LIPID MAPS online tools for lipid research

LIPID MAPS Bioinformatics Core, San Diego Supercomputer Center, University of California, San Diego, 9500 Gilman Drive, La Jolla, CA 92037, USA.
Nucleic Acids Research (Impact Factor: 9.11). 08/2007; 35(Web Server issue):W606-12. DOI: 10.1093/nar/gkm324
Source: PubMed


The LIPID MAPS consortium has developed a number of online tools for performing tasks such as drawing lipid structures and predicting possible structures from mass spectrometry (MS) data. A simple online interface has been developed to enable an end-user to rapidly generate a variety of lipid chemical structures, along with corresponding systematic names and ontological information. The structure-drawing tools are available for six categories of lipids: (i) fatty acyls, (ii) glycerolipids, (iii) glycerophospholipids, (iv) cardiolipins, (v) sphingolipids and (vi) sterols. Within each category, the structure-drawing tools support the specification of various parameters such as chain lengths at a specific sn position, head groups, double bond positions and stereochemistry to generate a specific lipid structure. The structure-drawing tools have also been integrated with a second set of online tools which predict possible lipid structures from precursor-ion and product-ion MS experimental data. The MS prediction tools are available for three categories of lipids: (i) mono/di/triacylglycerols, (ii) glycerophospholipids and (iii) cardiolipins. The LIPID MAPS online tools are publicly available at

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Available from: Shankar Subramaniam, May 25, 2015
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    • "Most of the phylogenetic and statistical analysis was performed using R packages ''phytools'' (Revell, 2012) and ''phylolm'' (Ho and Ané , 2014). Based on LIPID MAPS Classification System (Fahy et al., 2007), we grouped the lipids as acylglycerols (diacylglycerol [DAG] and TAG), glycerophospholipids (PC, PE, LPC, and LPE), sphingolipids (SM), and sterols (CE). Pathway enrichment statistics were based on hypergeometric distribution and a 5,000-time bootstrap procedure. "
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    ABSTRACT: Biological diversity among mammals is remarkable. Mammalian body weights range seven orders of magnitude and lifespans differ more than 100-fold among species. While genetic, dietary, and pharmacological interventions can be used to modulate these traits in model organisms, it is unknown how they are determined by natural selection. By profiling metabolites in brain, heart, kidney, and liver tissues of 26 mammalian species representing ten taxonomical orders, we report metabolite patterns characteristic of organs, lineages, and species longevity. Our data suggest different rates of metabolite divergence across organs and reveal patterns representing organ-specific functions and lineage-specific physiologies. We identified metabolites that correlated with species lifespan, some of which were previously implicated in longevity control. We also compared the results with metabolite changes in five long-lived mouse models and observed some similar patterns. Overall, this study describes adjustments of the mammalian metabolome according to lifespan, phylogeny, and organ and lineage specialization. Copyright © 2015 Elsevier Inc. All rights reserved.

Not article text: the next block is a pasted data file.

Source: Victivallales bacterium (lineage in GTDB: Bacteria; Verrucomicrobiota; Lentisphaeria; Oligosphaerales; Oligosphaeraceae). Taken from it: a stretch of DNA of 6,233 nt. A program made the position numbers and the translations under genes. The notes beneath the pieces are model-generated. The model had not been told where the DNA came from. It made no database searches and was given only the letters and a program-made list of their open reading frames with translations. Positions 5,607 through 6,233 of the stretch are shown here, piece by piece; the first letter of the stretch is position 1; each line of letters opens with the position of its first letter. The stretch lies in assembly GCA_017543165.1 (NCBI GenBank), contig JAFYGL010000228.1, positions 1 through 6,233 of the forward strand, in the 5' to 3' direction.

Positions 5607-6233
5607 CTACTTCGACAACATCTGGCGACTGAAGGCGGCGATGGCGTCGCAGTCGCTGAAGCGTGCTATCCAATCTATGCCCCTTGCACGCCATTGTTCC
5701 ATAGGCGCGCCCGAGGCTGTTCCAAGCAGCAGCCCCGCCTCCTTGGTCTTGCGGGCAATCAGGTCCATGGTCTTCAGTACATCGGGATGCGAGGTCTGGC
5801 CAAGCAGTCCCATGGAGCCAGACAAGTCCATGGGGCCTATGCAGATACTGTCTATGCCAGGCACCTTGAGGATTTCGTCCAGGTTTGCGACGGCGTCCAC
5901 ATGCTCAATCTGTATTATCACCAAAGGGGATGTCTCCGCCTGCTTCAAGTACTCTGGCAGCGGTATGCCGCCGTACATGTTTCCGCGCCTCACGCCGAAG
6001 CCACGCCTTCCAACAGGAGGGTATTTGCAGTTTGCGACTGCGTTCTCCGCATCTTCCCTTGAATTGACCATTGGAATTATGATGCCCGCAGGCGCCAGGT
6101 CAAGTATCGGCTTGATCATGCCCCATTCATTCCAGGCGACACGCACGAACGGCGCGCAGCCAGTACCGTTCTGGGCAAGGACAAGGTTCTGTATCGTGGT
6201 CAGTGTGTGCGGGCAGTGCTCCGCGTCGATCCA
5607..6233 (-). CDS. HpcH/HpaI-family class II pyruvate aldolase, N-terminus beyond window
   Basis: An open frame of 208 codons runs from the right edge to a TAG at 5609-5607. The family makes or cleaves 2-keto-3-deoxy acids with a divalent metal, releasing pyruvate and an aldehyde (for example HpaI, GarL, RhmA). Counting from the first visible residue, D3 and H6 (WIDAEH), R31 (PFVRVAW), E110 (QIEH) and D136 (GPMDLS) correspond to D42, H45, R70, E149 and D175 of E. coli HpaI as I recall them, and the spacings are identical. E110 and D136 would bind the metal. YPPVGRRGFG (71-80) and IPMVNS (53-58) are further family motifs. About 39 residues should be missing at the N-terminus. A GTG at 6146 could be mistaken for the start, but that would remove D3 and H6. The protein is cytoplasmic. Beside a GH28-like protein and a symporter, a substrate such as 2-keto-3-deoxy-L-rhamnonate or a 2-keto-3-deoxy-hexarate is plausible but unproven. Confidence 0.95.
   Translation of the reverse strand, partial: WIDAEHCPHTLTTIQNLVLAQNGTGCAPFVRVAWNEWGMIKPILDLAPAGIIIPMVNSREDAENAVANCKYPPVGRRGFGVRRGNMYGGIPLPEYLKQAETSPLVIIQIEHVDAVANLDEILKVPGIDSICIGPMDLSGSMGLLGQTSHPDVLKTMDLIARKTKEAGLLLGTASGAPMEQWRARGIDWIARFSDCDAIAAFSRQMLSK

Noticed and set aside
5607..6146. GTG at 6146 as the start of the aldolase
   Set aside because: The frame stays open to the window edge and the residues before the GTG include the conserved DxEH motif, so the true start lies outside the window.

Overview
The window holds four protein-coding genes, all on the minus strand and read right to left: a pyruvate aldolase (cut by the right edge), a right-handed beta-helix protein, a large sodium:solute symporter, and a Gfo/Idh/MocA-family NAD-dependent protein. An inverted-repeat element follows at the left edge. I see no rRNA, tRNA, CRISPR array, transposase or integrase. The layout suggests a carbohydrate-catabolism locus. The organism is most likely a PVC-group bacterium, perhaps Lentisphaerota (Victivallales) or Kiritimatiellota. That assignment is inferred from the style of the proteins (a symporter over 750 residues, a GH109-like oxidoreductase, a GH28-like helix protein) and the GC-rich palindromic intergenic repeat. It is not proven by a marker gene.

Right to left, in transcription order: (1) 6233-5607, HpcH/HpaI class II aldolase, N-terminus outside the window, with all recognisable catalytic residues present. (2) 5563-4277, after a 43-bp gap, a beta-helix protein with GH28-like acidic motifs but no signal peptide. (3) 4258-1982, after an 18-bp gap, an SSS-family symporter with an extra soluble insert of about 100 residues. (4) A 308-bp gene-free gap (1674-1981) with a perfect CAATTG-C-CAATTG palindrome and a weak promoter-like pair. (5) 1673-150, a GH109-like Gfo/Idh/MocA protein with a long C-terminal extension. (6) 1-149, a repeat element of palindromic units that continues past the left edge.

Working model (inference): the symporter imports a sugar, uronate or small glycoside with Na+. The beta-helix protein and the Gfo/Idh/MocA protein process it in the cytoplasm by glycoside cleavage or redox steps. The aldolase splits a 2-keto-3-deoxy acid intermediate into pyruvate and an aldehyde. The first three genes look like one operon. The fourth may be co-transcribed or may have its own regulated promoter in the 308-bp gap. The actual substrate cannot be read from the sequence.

Cell metabolism 08/2015; 22(2):332-43. DOI:10.1016/j.cmet.2015.07.005 · 17.57 Impact Factor
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    • "Current structural libraries for glycolipids are limited in size. Partial tandem mass spectra libraries for glycolipids are available from LipidMaps (Dennis et al., 2005; Fahy et al., 2007). Dallas recently published a library of endogenous human milk peptides (Dallas et al., 2013a,b). "

    Encyclopedia of Agriculture and Food Systems, Edited by Van Alfen NK, 07/2014: chapter Determining Functional Properties and Sources of Recently Identified Bioactive Food Components: Oligosaccharides, Glycolipids, Glycoproteins, and Peptides: pages 441-461; Academic Press., ISBN: 978-0-08-093139-5
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    • "The AbsoluteIDQ™ p180 assay enables the detection of 186 metabolites including: 40 acylcarnitines (free carnitine – C0 and acylcarnitines – Cx:y), 21 amino acids, 19 biogenic amines, 90 glycerophospholipids including lysophosphatidylcholines (LysoPC a Cx:y) and phosphatidylcholines with acyl (PC aa Cx:y) or ether (PC ae Cx:y) side chain, hexoses (H1) and 15 sphingolipids (SM Cx:y). As previously described [25,26], the nomenclature used for lipid metabolites refers to the Lipid Maps comprehensive classification system [27]. The nomenclature for lipids is as follows: Cx:y, where “x” denotes the number of carbons (C) and “y” represents the number of double bonds. "
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